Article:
Thursday, August 16, 2012
So Easy, A Chevy Guy Can Do It.
The high idle setting is intended for PTO use, but it comes in handy for warming up, charging or (as anyone who's sat in a Super Duty on a hot Summer day knows) getting that A/C to cool properly while sitting still. But besides the creature comforts it also prevents "Wet Stacking" in diesel engines. At idle a diesel engine can over-cool it's self...thus not all the fuel injected "burns off" (you need compression & heat to burn diesel). The fuel will condense and work it's way past the piston rings and into the lube oil, diluting the oil and wreaking havoc with your lube oil system.
Here's how it's done... I found the orange PTO wire that is located behind the emergency brake in a bundle of wires (mine was factory labeled) and stripped the end of it. Next, I took a short piece of 14 gauge wire and connected it with a solderless connector and crimped/taped it. I ran that wire to the fuse box where I found an empty slot. I took a 10a mini fuse, wrapped the bare wire around it and plugged it in.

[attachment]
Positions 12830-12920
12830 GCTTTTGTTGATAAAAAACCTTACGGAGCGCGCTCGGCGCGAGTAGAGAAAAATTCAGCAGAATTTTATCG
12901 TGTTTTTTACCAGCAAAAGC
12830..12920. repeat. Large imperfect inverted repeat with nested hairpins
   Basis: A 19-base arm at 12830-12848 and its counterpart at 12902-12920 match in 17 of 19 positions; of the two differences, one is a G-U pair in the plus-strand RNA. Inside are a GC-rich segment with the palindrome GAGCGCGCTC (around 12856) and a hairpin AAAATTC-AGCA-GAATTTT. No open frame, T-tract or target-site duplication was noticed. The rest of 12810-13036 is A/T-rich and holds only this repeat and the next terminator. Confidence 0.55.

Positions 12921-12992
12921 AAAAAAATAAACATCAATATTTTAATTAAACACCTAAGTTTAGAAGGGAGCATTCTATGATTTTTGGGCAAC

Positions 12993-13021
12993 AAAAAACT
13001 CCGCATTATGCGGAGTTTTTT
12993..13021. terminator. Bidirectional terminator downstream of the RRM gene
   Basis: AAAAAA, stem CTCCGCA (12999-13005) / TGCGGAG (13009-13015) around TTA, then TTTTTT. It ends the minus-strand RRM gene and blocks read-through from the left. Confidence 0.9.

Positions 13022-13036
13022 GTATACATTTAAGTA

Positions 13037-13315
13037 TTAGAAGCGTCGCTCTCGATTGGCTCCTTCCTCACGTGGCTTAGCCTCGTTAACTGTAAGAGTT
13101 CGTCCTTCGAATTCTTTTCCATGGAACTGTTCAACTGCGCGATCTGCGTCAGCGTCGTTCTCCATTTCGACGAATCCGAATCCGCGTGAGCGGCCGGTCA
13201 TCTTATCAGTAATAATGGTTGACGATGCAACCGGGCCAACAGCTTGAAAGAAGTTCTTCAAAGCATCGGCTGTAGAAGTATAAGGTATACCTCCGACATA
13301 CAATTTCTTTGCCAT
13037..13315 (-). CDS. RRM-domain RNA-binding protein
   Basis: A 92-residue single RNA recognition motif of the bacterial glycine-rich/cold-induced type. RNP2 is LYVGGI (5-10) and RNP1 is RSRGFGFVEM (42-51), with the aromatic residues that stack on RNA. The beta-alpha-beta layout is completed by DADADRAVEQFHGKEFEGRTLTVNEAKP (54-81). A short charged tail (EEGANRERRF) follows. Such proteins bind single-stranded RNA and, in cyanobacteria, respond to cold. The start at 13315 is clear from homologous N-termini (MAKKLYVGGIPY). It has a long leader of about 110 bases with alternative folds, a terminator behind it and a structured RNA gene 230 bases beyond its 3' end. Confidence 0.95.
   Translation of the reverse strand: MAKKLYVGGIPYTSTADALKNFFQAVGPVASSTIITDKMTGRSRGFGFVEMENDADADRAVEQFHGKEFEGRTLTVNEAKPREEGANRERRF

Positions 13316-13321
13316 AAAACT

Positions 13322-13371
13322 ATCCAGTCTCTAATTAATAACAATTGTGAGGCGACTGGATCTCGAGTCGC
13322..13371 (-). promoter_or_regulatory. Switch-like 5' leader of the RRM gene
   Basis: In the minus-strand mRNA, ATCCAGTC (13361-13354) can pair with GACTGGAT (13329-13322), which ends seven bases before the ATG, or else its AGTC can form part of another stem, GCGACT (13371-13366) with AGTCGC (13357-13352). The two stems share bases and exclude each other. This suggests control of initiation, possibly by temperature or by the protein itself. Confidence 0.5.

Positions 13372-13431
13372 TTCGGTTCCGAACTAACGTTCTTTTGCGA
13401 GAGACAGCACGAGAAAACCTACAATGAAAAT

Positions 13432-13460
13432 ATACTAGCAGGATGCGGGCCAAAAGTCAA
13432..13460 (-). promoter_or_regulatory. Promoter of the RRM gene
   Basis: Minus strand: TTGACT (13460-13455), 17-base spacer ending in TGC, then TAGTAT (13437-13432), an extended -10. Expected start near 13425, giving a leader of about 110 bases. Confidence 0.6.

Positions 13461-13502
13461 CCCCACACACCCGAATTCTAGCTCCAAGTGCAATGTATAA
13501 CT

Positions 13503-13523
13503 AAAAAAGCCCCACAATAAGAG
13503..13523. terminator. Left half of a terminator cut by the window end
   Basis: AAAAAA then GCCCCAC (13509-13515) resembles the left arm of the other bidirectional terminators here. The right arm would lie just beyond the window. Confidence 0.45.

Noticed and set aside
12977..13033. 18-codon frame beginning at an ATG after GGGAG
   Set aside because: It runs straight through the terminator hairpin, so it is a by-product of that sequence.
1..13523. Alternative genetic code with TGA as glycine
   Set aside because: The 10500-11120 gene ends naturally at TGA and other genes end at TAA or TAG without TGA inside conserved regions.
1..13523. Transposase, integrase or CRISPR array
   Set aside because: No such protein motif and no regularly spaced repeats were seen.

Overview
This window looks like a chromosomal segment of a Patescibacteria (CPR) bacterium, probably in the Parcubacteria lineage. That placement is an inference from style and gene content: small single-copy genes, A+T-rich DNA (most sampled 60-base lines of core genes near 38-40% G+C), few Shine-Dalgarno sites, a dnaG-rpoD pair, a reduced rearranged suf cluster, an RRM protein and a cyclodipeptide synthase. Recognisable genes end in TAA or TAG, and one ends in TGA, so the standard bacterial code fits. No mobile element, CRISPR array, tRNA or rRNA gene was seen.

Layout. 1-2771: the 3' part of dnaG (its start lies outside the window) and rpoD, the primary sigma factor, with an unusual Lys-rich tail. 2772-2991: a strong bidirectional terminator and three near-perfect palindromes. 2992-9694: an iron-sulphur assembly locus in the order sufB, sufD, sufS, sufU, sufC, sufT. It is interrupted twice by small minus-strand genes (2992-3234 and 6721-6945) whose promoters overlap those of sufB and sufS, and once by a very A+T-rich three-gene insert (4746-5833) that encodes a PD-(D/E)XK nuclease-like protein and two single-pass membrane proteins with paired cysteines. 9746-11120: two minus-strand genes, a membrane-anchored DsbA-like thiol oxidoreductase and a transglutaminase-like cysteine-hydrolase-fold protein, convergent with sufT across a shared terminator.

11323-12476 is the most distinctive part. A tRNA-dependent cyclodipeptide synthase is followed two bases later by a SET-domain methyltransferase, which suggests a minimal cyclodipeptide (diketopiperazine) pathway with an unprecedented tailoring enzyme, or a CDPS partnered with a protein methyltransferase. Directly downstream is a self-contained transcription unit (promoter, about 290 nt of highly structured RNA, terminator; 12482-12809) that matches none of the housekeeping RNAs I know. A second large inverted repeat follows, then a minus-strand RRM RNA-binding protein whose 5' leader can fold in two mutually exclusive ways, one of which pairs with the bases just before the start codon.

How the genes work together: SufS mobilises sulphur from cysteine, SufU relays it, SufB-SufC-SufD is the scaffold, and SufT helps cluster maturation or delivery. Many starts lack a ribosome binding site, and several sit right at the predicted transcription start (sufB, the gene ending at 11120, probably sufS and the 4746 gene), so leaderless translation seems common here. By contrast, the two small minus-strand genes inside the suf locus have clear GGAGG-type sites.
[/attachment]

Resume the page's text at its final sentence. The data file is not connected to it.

Done. It was just that simple.
Now all I have to do is set the emergency brake and it bumps the idle up to 1200 rpm no muss, no fuss. Release the brake and it drops back down to normal. If you don't want it e-brake actuated you can run a hotwire from a toggle or upfitter switch and connect to the BCP (Battery Charge Protect) wire instead of the PTO wire (all the wires in the bundle are color coded and labeled). But wired this way it's impossible for me to forget to turn it off.
I'll find a better keyed power source than a wire wrapped around a fuse later. I really didn't feel like dismantling the fuse box and running the wire in from behind. But this worked in a pinch. All you need is to get power to the PTO or BCP wire, the ECM (on-board computer) does the rest automatically.